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Phones found to impair drivers

U. study says DUI motorists do better

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A driver concentrating on a cell-phone call is more likely to be a hazard on the highway than one who is driving drunk, a University of Utah study says. Whether the cell phone is hand-held or used hands-free, the driver's attention is diverted and the distraction can cause problems, the study says.

The research is the work of David Strayer and Frank A. Drews of the U. psychology department and Dennis J. Crouch, a toxicologist. It is based on the performance of 41 test subjects who performed simulated driving tasks on the university's driving simulator.

In conditions simulating freeway conditions, they were put through their paces in a single-task mode (with no apparent distractions) while using a cell phone and with a blood alcohol level of .08, the level at which drunkenness is assumed in most states.

"Cell phone conversation draws attention away from the processing of the visual environment," Strayer told a Park City safety conference audience this week. "We found a 50 percent reduction in the processing of visual information when you're driving and talking on a cell phone."

In the study, the cell phone users had more rear-end collisions and their responses to a vehicle slowing in front of them were 8 percent slower, the study found. They tended to try to compensate by driving "sluggishly," the study indicated, taking 15 percent longer to return to their initial driving speed.

The research, likely to be published in a scholarly journal, could be fuel for a growing movement to make driving while using a cell phone illegal. Several states and local jurisdictions already have enacted laws to curb phone use by drivers. The 2002 Utah Legislature saw some proposed cell-phone-related laws, but the sponsors couldn't get enough support to push them through.

Rep. Chad Bennion, R-Murray, reached in California where he is attending meetings related to his legislative work, said he would "really like to take a look at that report. It's hard to know how to respond without knowing the details." He said his experience in trying to determine if laws are needed to regulate cell phone use in cars proved what a difficult issue it is. Trying to legislate "good sense" is not easy, he said.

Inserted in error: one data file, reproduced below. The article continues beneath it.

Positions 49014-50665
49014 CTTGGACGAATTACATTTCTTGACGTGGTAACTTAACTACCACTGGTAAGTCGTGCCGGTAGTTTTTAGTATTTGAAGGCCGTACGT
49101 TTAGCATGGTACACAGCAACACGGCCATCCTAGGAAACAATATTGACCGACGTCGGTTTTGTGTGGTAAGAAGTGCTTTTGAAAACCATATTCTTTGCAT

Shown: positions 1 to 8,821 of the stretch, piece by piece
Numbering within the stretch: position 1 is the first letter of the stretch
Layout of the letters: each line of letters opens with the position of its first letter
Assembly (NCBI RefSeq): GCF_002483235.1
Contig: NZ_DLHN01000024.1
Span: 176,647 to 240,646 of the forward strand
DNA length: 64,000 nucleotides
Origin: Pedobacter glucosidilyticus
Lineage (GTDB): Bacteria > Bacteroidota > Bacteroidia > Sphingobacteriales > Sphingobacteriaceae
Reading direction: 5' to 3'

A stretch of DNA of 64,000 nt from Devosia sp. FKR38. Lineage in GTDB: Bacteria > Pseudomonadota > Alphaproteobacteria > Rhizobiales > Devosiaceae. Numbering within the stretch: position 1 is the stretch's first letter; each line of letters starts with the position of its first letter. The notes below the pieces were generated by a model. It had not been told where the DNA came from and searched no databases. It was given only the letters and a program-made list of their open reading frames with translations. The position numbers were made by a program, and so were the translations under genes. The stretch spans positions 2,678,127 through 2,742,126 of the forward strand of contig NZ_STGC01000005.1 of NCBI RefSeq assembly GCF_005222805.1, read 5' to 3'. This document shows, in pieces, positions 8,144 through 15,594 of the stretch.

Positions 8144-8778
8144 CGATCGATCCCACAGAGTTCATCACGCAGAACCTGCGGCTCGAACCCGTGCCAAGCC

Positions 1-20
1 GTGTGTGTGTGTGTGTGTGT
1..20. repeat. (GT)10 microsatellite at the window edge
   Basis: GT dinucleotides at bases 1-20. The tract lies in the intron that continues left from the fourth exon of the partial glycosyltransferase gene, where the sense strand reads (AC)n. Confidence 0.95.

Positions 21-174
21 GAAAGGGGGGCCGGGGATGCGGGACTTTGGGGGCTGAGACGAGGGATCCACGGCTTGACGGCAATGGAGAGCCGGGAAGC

Debates on the topic are clouded by the fact that many drivers do other things while driving that can be distracting, including eating, putting on makeup, shaving, combing their hair or trying to read or write, Bennion said. "I see them all the time." Also, individual abilities to perform more than one task at a time is a factor, he said.

The Utah study also "found equivalent impairment" for drivers who used "hands-free" devices to be basically the same for those who were holding their phones. That may "call into question driving regulations that prohibit hand-held cell phones and permit hands-free cell phones," an abstract of the study says.

The impairments noted between the cell-phone users and subjects who were legally drunk were different.

"With respect to traffic safety, our data indicate that, when controlling for driving difficulty and time on task, cell-phone drivers exhibit greater impairments — more accidents and less responsive driving behavior," the abstract says. Drunken drivers applied 20 percent greater braking pressure when faced with a slowing car in front, the researchers found.

The Utah study corroborates research done in Toronto, which concluded that both drunken driving and cell-phone use while driving increased the risk of collision by three to six times.

The U.S. National Highway Traffic Safety Administration estimates that driver distraction is a factor in 20 percent to 30 percent of the 6 million car crashes in the United States every year.

But the figures do not always agree. Based on mathematical models, Harvard University estimated that 2,600 auto deaths could be attributed to phone use, while the NHTSA reported that 17,419 people died last year in alcohol-related accidents. Supporters of the telecommunications industry cite such discrepancies and say that simulators are not a good way to gauge how much cell-phone use influences driving results.

E-mail: tvanleer@desnews.com